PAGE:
The Fraser Institute published studies of its research results, along with a monthly magazine, and a bi-monthly newsletter. It also sponsored student essay contests, held seminars for students, and created internships. Most importantly, it created close relationships with the media, which often published the Institute’s results without raising issues about its funders or underlying ideology, and without reporting the views of scholars or public figures who took issue with Fraser’s assumptions and methodologies in its research.

Before long, the Fraser Institute inspired copycats. The Montreal Economic Institute was founded in 1987, followed by the Canadian Taxpayers Foundation in 1990, the Atlantic Institute for Market Studies in 1995, and the Frontier Centre for Public Policy, a Prairies grouping, in 1997. The C.D. Howe Institute, which had its origins in the work of the C.D. Howe Memorial Foundation, became an independent organization in 1982, with funding from major corporations and investors. The previous year, the Conference Board of Canada emerged from its former incarnation as a wing of an American business think tank, and by the early 2000s employed about 200 people. Each of these organizations had public relations departments that made use of sophisticated communications techniques to shape public opinion. Supporters and detractors alike credited the seemingly objective corporate-sponsored research institutes for a major shift in public attitudes regarding the relative roles of government and the private sector. They also played an important role in encouraging support for free trade.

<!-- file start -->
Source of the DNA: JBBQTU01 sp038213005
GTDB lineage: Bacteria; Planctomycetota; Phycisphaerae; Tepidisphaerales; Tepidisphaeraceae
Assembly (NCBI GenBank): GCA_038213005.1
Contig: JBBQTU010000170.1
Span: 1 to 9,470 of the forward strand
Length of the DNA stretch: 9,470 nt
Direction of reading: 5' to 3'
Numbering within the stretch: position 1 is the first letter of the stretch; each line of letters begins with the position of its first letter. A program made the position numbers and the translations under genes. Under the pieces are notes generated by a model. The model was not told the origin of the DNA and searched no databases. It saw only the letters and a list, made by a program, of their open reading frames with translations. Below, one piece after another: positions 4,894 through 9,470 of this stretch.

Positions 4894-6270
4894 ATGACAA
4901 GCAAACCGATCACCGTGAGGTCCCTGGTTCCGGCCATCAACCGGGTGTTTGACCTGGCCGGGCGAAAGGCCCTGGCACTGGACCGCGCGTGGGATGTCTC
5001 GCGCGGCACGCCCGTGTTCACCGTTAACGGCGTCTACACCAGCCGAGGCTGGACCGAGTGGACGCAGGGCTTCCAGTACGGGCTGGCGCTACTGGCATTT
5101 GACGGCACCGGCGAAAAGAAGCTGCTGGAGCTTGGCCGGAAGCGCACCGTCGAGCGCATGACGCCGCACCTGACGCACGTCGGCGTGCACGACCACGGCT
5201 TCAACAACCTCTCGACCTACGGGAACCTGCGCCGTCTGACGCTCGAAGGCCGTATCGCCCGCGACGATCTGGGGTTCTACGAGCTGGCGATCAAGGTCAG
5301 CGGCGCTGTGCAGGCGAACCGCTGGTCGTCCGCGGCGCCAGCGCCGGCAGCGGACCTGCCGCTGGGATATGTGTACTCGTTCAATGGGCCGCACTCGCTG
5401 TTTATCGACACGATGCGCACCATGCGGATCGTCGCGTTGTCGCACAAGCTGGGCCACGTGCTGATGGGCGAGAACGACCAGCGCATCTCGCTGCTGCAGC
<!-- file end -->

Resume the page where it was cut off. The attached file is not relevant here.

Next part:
Opponents of neo-liberalism, particularly in the labour movement, funded competing research institutes such as the Canadian Centre for Policy Alternatives, which began work in Ottawa in 1980, and Alberta’s Parkland Institute, founded in 1997. These organizations had modest funding relative to their corporate counterparts and far less coverage for their findings in the corporate-controlled media.[i]

[i] On think tanks and research institutes in Canada, see Murray Dobbin, The Myth of the Good Corporate Citizen: Canada and Democracy in the Age of Globalization (Toronto: James Lorimer, 2003). Their impact in other countries is explored in Richard Cockett, Thinking the Unthinkable: Think-tanks and the Economic Counter-Revolution (London: Fontana, 1995).


Well, it’s living they’ve found, deep in the ground,
And if there’s doubts, it’s best they ignore them.
Nor think on the bones, the crosses and stones
Of their fathers that came there before them.
In the taverns of Edmonton, fishermen shout
Haul it away! Haul it away!
They left three hundred years buried up the Bay
Where the whales make free in the harbour.

-Stan Rogers, “Free in the Harbour”

You don’t spend too much time in Alberta without running into a Maritimer, a
Newfoundlander or someone one-generation removed from Atlantic Canada. When I lived in New Brunswick a decade ago, it was estimated that a jumbo jet load of people was leaving the province every month headed to Alberta or Saskatchewan. Some were relocating permanently, others were engaged in transcontinental commuting – six months in Fort Mac, six months back home in Saint John.